Group-based evaluations for pupil-on-teacher violence: The impact of teacher intervention strategy
Article first published online: 11 JUL 2010
Copyright © 2010 John Wiley & Sons, Ltd.
Journal of Community & Applied Social Psychology
Volume 20, Issue 5, pages 377–389, September/October 2010
How to Cite
Lawrence, C., Rees, J. and Ferguson, E. (2010), Group-based evaluations for pupil-on-teacher violence: The impact of teacher intervention strategy. J. Community. Appl. Soc. Psychol., 20: 377–389. doi: 10.1002/casp.1044
- Issue published online: 23 AUG 2010
- Article first published online: 11 JUL 2010
- Manuscript Accepted: 12 APR 2010
- wireless mesh networks;
- video cashing;
- admission control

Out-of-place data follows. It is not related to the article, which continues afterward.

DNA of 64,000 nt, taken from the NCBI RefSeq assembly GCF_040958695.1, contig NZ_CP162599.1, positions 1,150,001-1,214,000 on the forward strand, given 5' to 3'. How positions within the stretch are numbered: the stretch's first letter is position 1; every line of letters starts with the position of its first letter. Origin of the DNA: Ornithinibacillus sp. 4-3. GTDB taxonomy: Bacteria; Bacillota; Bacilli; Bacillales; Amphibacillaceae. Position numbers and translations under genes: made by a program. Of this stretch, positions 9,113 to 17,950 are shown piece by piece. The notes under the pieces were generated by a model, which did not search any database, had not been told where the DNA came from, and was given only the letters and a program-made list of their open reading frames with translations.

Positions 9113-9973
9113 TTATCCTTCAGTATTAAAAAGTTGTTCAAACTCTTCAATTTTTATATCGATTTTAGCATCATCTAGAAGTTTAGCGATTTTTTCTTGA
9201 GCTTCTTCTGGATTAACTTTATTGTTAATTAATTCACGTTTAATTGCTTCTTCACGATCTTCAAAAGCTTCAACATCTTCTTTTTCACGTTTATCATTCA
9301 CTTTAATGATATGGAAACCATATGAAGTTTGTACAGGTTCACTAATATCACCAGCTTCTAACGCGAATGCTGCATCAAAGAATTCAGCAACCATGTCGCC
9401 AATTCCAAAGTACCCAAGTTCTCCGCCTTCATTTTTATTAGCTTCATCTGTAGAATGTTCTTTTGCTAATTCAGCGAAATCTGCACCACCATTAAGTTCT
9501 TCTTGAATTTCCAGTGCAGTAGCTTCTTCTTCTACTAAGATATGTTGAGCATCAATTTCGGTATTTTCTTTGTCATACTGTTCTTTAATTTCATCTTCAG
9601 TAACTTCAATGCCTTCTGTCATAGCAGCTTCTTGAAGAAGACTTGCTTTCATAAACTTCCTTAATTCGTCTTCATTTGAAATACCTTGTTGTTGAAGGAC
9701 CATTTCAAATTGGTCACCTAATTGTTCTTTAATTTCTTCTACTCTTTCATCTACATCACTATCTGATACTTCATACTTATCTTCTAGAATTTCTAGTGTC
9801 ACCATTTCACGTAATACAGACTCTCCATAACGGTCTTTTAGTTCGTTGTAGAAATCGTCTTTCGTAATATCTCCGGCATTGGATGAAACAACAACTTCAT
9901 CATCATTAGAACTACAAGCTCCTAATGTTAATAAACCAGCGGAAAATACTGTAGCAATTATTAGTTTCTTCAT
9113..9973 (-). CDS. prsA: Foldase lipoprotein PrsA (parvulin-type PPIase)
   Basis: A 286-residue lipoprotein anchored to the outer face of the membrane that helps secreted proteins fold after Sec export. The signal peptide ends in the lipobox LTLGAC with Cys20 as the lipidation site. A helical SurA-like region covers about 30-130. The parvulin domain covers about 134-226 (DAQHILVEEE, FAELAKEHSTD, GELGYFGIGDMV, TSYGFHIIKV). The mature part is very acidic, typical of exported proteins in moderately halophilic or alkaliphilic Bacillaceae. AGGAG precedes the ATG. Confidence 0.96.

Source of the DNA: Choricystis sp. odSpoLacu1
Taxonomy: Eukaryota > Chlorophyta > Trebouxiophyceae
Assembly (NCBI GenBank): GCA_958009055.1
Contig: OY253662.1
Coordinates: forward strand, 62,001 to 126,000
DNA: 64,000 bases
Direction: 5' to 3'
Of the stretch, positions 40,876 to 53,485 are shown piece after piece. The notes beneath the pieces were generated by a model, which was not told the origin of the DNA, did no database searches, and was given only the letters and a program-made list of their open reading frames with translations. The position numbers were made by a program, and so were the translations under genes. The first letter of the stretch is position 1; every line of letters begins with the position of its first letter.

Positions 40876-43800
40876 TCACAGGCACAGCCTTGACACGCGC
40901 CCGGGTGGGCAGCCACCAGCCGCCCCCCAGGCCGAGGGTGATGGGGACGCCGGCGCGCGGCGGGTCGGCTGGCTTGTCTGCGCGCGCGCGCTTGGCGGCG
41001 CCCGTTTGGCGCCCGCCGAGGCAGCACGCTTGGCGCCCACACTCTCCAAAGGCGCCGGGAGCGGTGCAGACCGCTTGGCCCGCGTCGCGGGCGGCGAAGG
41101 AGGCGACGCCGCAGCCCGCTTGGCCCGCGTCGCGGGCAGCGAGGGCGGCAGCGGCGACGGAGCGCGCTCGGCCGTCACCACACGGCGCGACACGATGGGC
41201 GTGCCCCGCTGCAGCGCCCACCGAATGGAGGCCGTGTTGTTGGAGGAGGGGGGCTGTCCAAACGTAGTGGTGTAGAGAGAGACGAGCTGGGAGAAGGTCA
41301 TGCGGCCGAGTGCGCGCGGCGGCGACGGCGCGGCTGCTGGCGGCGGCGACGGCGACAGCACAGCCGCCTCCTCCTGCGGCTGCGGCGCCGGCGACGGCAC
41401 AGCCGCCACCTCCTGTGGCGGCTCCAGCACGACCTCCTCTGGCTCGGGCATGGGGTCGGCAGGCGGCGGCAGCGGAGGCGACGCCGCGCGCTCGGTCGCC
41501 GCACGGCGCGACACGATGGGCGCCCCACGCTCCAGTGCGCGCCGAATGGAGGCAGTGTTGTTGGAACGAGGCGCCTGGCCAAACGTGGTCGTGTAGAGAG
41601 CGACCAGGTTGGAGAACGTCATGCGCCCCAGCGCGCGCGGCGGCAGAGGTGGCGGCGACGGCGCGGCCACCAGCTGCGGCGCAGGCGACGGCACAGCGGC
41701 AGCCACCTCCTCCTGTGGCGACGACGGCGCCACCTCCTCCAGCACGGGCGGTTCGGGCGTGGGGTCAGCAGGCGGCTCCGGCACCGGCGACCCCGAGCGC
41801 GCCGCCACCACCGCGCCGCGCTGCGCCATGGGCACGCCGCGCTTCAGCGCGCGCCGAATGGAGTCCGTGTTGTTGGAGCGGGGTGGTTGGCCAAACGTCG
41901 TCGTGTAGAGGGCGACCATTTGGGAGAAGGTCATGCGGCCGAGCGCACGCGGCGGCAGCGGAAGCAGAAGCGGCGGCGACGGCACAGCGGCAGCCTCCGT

Although extreme violence to teachers is rare, the fact remains that in the UK, 29% of teachers report having been physically assaulted by a pupil (ATL, 2008a). The ways in which responsibility for such assaults are attributed can have legal, educational and managerial implications. In the current study, teachers (N = 66), pupils (N = 68) and parents (N = 64) from a large secondary school in the UK read an incident report form outlining an incident depicting a pupil physically assaulting a teacher. The incident report was manipulated such that, prior to being assaulted, the teacher had either separated the assailant pupil from another pupil using a physical or non-physical intervention. Results revealed that participating parents' and teachers' evaluations of the assailant's parents and the teacher differed from those of pupils in several ways. The results are discussed in terms of group-based responsibility for deviant behaviour and implications for teacher behaviour in response to pupil on teacher violence. Copyright © 2010 John Wiley & Sons, Ltd.